Bryan Brown to Lead Clint Eastwood's THE BALLAD OF STOMPIN TOM
Australian actor Bryan Brown has signed to star opposite Canadian country pop icon Shania Twain in a big screen biopic of Stompin' Tom Connors.
The Ballad of Stompin' Tom will be written and directed by legendary actor-director Clint Eastwood (Mystic River, 2003; Million Dollar Baby, 2004; Letters from Iwo Jima, 2006).
Eastwood has made frequent forays into cowboy territory during his nearly 60 year career, including: Rawhide (1959-1966, CBS), Sergio Leone's trilogy of spaghetti westerns (1964-1966), Honkytonk Man (1982), Pale Rider (1985), and Unforgiven (1992), which garnered 4 Oscars including Best Director and Best Picture.
Eastwood first encountered Connors' music while researching songs for Honkytonk Man. Executive producer Fritz Manes had given Eastwood a copy of Tom's 1971 album, Pistol Packin' Mama, which includes a version of 'Honky Tonk Girl'.
Although Hollywood insiders were convinced Eastwood's next project would be an adaptation of the hit Broadway musical Jersey Boys, he confirmed the Connors biopic to The Hollywood Reporter (March 30), since acquiring the rights to Connors' two autobiographies.
Stompin' Tom: Before the Fame (1995) details his begging on the streets at age four, surviving orphanages and a foster home, and running away at thirteen with his guitar, his songs, and a dream. The Legend Continues: Stompin' Tom and the Connors Tone was published in 2000.
Eastwood told The Hollywood Reporter: "Connors was a true original. Canada's troubadour. He sang about the everyday Canadian experience in the same way Woody Guthrie sang about the American experience." Eastwood revealed that Canadian jazz vocalist-pianist Diana Krall, who has recorded songs for three Eastwood films, encouraged him to do the biopic.
Auditions begin this month in Toronto, St. John and Charlottetown for the roles of Connors as a child, teenager and young adult.
Brown is best known to television audiences for his Golden Globe and Emmy nominated role as Luke O'Neil in The Thorn Birds (1983), starring Richard Chamberlain and Rachel WarD. Brown married Ward later that year. His most recent film was playing Dr. Buster in Love Birds (2011), the New Zealand romantic comedy. Brown also appeared on a 2012 episode of The Good Wife, the CBS legal drama.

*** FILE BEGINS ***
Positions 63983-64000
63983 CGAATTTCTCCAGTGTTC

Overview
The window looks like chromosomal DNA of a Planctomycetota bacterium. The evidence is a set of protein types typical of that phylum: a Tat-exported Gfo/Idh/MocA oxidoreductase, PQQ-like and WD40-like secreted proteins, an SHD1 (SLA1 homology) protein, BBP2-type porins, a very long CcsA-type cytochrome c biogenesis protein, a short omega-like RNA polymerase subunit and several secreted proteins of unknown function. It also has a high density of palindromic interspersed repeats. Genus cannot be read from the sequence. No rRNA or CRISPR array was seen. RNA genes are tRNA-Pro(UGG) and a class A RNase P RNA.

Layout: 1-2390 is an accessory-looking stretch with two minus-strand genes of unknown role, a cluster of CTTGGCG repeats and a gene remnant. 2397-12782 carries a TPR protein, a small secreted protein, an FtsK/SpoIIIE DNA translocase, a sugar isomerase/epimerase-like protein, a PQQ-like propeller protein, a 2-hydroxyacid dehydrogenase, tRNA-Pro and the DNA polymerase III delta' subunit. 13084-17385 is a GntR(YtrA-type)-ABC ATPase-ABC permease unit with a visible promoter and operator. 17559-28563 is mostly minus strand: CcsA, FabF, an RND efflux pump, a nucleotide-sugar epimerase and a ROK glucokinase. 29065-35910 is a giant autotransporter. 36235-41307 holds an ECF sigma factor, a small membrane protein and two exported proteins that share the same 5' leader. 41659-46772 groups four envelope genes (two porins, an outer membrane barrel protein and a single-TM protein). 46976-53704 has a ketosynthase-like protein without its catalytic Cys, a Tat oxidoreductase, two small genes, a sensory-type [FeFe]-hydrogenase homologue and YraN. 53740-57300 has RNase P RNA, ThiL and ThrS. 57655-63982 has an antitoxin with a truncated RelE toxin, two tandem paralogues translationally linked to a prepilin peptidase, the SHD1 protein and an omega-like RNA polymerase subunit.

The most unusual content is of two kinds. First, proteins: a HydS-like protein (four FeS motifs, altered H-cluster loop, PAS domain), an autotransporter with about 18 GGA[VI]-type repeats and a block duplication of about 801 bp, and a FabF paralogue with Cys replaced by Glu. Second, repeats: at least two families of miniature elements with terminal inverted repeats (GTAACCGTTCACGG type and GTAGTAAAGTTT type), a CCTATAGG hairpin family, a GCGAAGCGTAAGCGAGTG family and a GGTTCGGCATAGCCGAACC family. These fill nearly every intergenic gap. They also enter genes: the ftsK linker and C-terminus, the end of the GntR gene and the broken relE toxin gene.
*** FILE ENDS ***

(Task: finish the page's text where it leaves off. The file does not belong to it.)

Connors' son, Tom Connors Jr., said Sunday: "Bryan is focused on getting Dad's mannerisms and speech perfect. It's an uphill battle, because he had such a unique power and resonance in his voice."
The Aussie actor has begun studying intensively with a University of Toronto linguistics expert to master Connors' "accent"--common to those living in rural Ontario. Brown joked in a phone interview conducted last week: "Learning to speak Canadian is a lot harder than I thought! The Leafs are gonna win the Cup fer sure, eh?"
But Brown is relieved that singing lessons will not be required, as original recordings will be used throughout the film. Songs such as 'Canada Day, Up Canada Way,' 'The Hockey Song,' 'Bud the Spud,' and 'Sudbury Saturday Night,' have come to be regarded by many Canadians as veritable national anthems.
Twain will play Lena Welsh, who married Connors in 1973 on a live broadcast of Elwood Glover's Luncheon Date (CBC Television). Following a lobster buffet, the wedding party went to the Imperial Six cinema on Yonge Street for the premiere of the documentary: Across This Land with Stompin' Tom Connors.
In 2011 Twain was inducted into the Canadian Music Hall of Fame at the Juno Awards, and released her autobiography, From This Moment On.
Although Twain began a two-year residency at The Colosseum at Caesars Palace on December 1, 2012 (Shania: Still the One), she is thrilled to be involved in the film. She told CBC: "Stompin' Tom got his big break at the Maple Leaf Hotel in Timmins. I sang there more than a few times myself!" Twain recalls: "Because my family struggled to make ends meet, I started singing at Timmins bars at age 8, often earning twenty dollars between midnight and one, after they stopped serving liquor."
Shania was born Eilleen Regina Edwards. From her childhood diary, dated Nov. 3, 1973: "Mom woke me up at 11 therdy [p.m.] but we got to the [Maple Leaf] bar in time. The ppul wer real lowd. Stomping Tom got maryed and the ppul got 2 free drinks to sellabrate."
In 1964, Maple Leaf Hotel bartender Gaetan Lepine offered Connors a beer if he would play a song. This offer turned into a 14-month contract to play at the hotel, a weekly spot on CKGB in Timmins, sixteen recorded tracks, and the beginning of a professional career. Lepine became a lifelong friend, as well as a frequent songwriting partner (ie. 'Alberta Rose,' 'Country Jack').
Connors had a series on CBC Television [74-75] in which he met Canadians from coast to coast. The full season of Stompin' Tom's Canada (26 half-hour episodes) will be released on DVD and Blu-Ray in December.
The biopic will include a brief cameo by Romeo Dallaire, the Canadian general who led the UNAMIR peacekeeping force in Rwanda during that country's 1994 genocide. Dallaire reported that he played a recording of Tom's song 'The Blue Berets' (about United Nations peacekeeping forces) to keep up his troops' morale while their headquarters was under bombardment.
The Globe and Mail called Connors "one of the great Canadian story-tellers." He died of kidney failure on March 6 at his home in Ballinafad, Ontario. He was 77. A memorial was held on March 13 at the Peterborough Memorial Centre in Peterborough, Ontario.
The Ballad of Stompin' Tom begins pre-production in May, with filming set to begin in Saint John, N.B. and Skinners Pond, P.E.I. this summer.
The film is scheduled to open in theatres on June 27, 2014--four days before Canada Day (July 1).